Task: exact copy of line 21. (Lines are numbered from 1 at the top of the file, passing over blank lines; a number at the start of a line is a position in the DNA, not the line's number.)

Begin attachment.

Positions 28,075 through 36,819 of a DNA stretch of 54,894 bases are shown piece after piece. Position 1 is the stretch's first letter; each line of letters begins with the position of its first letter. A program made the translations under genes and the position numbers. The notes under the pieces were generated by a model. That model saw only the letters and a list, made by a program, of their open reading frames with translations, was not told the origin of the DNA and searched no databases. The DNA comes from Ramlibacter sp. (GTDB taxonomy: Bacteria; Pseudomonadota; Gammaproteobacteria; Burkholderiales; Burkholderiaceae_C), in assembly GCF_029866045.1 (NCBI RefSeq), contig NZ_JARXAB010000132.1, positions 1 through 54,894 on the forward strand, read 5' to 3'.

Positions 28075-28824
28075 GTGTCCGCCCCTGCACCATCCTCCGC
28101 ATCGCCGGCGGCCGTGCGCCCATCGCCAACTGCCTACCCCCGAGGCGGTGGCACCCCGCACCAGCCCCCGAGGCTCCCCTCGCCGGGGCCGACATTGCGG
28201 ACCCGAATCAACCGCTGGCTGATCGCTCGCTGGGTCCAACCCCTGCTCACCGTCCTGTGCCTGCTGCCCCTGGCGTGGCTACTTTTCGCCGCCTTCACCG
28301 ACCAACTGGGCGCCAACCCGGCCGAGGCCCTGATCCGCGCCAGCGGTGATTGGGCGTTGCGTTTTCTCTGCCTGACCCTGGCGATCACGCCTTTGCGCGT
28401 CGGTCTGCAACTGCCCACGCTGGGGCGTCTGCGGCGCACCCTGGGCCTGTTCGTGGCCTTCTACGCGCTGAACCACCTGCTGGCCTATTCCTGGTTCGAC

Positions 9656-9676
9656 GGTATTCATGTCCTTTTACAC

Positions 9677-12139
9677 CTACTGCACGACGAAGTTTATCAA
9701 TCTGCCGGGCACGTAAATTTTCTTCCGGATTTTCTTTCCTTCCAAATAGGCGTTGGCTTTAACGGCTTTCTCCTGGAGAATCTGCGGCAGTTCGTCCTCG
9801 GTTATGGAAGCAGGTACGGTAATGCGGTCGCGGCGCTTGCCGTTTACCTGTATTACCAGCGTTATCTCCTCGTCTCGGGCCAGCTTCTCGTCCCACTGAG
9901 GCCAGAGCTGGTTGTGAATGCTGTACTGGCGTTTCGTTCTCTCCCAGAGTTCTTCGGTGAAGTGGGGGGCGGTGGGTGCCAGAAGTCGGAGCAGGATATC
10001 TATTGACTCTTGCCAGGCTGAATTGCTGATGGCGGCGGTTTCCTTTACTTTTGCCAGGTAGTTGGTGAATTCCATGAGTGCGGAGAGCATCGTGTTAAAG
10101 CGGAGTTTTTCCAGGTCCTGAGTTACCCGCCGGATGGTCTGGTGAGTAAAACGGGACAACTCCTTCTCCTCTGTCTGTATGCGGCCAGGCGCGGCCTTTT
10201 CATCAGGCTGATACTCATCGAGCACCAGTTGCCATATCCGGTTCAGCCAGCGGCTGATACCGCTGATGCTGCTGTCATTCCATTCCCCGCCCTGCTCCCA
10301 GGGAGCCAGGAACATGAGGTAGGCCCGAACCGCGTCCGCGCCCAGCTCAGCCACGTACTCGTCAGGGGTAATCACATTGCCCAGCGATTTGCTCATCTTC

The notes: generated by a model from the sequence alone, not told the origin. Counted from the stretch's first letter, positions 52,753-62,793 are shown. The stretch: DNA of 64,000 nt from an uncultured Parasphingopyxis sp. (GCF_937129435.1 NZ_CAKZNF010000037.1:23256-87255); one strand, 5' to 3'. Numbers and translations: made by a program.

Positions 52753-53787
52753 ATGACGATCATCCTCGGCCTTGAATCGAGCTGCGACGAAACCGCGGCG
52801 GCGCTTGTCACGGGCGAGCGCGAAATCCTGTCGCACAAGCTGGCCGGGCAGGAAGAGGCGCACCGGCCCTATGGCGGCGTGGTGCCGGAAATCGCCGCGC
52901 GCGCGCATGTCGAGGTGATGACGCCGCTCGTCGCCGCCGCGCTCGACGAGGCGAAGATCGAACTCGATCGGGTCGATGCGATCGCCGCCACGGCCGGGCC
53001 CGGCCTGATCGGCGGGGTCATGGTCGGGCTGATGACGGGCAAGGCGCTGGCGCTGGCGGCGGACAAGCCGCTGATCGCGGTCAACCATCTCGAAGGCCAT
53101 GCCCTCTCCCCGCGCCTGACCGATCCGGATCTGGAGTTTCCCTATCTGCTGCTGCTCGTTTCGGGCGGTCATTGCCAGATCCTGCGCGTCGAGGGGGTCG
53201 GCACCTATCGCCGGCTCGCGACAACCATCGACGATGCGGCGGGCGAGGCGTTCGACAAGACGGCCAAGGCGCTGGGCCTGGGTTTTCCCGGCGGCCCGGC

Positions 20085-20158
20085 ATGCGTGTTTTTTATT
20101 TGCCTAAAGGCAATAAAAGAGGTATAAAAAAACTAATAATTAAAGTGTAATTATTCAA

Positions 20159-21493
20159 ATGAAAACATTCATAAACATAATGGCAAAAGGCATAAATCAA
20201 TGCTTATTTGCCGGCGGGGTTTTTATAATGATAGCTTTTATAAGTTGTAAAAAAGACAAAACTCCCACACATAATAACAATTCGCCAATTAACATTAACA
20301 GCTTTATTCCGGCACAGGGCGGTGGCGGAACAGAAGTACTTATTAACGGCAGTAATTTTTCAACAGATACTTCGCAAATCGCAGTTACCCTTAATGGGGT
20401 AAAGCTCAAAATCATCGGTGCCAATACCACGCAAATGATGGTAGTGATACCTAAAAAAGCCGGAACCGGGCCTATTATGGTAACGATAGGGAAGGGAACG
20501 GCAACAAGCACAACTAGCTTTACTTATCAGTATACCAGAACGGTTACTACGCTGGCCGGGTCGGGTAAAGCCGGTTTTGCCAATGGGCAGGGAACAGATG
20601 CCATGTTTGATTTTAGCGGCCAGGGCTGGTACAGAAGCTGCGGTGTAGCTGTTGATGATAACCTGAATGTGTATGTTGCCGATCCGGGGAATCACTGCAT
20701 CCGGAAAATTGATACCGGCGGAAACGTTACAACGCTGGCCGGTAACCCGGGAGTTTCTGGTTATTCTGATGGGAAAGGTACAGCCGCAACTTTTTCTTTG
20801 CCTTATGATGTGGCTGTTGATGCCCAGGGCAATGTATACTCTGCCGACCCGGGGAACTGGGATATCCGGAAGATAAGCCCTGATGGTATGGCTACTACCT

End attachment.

52753 ATGACGATCATCCTCGGCCTTGAATCGAGCTGCGACGAAACCGCGGCG